For the service consumer: System Center code-name 'Concero' which is a service-focused self-service experience which the service consumer (that's a lot of use of the word service) can use to manage their services without needing to know anything about the underlying technology. All they know is, they have a service made up of a bunch of components (applications, databases, etc), and they require resources for it to function. 'Concero' will allow service consumers to request more cloud capacity when required, and understand how services are performing.

For the service provider: System Center VMM 2012 which will allow a cloud fabric to be assembled regardless of the underlying infrastructure (VMware, XenServer or Hyper-V). This is a key point, the focus is moving past virtualizing the datacenter; it's no longer about the virtual machine, and no longer does the virtualization technology have to be a factor, the point is there are resources available and they can be added to a single cloud fabric for consumption. On the cloud fabric, any number of private clouds can be built, each containing services made up components such as applications, databases, etc. 

To give you an idea, the following scenario was demonstrated during the keynote:
  • the service consumer notices performance for a specific cloud service is no longer acceptable, and requests more cloud capacity through 'Concero'.
  • the service provider does not have any capacity on the current fabric and needs to provision additional resources. He procures additional hardware resources and connects it to the network.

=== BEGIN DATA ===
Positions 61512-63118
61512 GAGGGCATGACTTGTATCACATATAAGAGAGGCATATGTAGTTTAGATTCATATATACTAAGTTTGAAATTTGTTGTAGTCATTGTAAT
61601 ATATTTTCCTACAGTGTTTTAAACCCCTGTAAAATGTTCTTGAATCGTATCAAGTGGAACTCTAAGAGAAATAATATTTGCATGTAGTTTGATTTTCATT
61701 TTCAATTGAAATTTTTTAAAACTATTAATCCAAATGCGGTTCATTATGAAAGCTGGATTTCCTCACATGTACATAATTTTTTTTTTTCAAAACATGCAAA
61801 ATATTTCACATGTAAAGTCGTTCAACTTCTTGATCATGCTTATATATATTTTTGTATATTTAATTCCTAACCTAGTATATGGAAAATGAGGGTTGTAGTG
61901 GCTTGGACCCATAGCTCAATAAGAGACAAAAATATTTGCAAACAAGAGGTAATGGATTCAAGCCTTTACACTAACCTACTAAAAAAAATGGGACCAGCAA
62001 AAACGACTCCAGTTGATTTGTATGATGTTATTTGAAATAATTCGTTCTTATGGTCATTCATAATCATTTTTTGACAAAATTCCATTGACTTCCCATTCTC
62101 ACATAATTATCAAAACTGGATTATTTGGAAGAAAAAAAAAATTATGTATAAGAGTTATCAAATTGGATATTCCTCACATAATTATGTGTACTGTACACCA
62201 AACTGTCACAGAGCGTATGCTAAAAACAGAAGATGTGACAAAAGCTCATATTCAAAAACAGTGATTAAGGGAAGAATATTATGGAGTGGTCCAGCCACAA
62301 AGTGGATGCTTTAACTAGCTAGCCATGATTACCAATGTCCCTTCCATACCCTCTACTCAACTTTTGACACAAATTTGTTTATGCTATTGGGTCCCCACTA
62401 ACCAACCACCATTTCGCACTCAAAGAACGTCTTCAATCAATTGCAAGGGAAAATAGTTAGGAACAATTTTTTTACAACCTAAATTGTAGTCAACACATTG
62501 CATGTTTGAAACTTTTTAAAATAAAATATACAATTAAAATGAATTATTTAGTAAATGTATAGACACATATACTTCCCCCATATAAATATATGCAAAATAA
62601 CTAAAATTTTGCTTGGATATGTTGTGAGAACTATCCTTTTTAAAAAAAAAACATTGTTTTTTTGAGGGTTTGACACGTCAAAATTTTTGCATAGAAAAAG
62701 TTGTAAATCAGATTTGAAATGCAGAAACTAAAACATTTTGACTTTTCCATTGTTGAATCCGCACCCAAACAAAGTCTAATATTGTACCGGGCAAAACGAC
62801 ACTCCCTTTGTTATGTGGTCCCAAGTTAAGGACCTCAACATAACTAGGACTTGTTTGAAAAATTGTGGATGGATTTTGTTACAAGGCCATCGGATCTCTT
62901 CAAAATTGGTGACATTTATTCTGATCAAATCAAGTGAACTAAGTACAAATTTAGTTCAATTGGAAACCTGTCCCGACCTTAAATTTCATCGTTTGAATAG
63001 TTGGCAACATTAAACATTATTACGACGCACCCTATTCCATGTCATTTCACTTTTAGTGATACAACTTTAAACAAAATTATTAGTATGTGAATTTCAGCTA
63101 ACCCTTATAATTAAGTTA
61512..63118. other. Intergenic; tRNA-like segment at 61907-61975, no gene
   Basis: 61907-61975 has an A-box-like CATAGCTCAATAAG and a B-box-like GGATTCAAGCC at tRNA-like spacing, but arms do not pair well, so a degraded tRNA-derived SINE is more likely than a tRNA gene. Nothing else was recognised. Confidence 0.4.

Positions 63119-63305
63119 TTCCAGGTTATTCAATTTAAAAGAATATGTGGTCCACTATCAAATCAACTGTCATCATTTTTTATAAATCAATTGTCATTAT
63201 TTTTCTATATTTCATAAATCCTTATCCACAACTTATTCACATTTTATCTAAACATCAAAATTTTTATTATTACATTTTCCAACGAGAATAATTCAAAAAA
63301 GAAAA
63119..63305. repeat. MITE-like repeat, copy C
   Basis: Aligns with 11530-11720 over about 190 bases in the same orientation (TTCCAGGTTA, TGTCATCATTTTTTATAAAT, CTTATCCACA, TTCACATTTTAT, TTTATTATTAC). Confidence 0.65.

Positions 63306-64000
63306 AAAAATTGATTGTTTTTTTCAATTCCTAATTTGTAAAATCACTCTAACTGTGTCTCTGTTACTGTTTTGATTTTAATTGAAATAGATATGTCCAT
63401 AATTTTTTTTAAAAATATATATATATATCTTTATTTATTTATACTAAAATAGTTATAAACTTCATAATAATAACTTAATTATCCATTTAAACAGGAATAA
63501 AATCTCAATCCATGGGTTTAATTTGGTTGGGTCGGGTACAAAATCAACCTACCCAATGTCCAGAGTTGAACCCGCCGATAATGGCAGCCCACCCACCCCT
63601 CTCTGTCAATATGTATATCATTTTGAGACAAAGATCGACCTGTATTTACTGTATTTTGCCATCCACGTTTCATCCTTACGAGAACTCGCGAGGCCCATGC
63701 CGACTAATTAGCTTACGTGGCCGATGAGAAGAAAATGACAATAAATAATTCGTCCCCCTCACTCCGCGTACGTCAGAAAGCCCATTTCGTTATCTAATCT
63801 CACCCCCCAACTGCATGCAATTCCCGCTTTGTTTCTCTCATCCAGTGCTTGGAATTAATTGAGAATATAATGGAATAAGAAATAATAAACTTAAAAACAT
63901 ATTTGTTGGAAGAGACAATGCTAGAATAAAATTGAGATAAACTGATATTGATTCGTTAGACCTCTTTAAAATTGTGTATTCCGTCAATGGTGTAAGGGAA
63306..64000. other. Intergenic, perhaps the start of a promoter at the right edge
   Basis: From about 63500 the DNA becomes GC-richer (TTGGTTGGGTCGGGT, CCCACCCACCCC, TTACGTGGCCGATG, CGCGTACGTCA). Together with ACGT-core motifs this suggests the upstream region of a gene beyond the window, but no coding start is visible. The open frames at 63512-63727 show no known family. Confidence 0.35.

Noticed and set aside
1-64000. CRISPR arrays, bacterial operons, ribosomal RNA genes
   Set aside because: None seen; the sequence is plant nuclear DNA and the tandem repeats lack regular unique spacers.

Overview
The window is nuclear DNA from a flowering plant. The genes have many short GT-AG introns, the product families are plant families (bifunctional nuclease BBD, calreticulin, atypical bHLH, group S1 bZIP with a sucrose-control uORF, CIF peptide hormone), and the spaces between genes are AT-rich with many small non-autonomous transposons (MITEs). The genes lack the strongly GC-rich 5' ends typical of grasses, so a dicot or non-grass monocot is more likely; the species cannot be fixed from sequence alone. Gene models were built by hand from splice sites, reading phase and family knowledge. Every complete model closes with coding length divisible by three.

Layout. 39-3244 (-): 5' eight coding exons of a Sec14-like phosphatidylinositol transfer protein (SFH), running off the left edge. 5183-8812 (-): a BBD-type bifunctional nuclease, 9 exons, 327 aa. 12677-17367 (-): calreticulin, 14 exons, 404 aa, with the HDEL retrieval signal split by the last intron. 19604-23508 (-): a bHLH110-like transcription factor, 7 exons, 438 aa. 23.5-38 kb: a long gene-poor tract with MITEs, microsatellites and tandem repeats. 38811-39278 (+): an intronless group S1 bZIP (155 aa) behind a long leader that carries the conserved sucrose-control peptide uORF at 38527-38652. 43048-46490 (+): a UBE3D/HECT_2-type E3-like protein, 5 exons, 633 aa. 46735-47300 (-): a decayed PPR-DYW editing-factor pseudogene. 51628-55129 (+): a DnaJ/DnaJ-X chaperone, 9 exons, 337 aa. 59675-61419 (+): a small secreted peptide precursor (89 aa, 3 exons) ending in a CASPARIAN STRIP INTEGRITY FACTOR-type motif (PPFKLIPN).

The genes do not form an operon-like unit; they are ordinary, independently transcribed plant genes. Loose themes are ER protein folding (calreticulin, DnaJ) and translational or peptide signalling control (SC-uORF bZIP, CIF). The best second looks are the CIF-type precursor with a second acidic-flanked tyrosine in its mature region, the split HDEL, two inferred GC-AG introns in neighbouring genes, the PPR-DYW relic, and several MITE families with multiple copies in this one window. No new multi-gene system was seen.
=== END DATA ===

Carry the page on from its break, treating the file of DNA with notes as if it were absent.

• the service provider (using VMM 2012), remotely provisions the new hardware resources (by remotely interfacing with IPMI, SMASH, or DCMI which is supported by HP iLO) with the standardized Server OS image and adds the new capacity to the current fabric.
  • the service consumer assigns the additional capacity to the cloud service.
This is a great scenario, and is looking pretty slick due to the way Microsoft is tightly integrating the System Center products to make this easy, and possible. Nice one MS.

Some other product announcements were made;
  • Opalis will be renamed System Center Orchestrator 2012 (I always felt Opalis was out of place, so finally a proper place in the System Center suite of products)
  • Virtual Machine Manager 2012 went Beta today
  • System Center Advisor announced (previously code-name 'Atlanta') and will be part of System Center 2012 - this will allow a top-down view to services, focused on recommended configuration based on insight contributed by Microsoft. 90000 Microsoft employees will provide input to this 'advice' which will allow the tool to make recommendations to configuration. An example was given, showing how a hotfix would be relevant (recommended) for a SQL server which is part of a service known to have issues with a SQL server without that hotfix. This product will be available to all existing software assurance customers.
Three key takeaways from the keynote (click to enlarge):

Monday, March 21, 2011

Microsoft Management Summit 2011 - Las Vegas, Nevada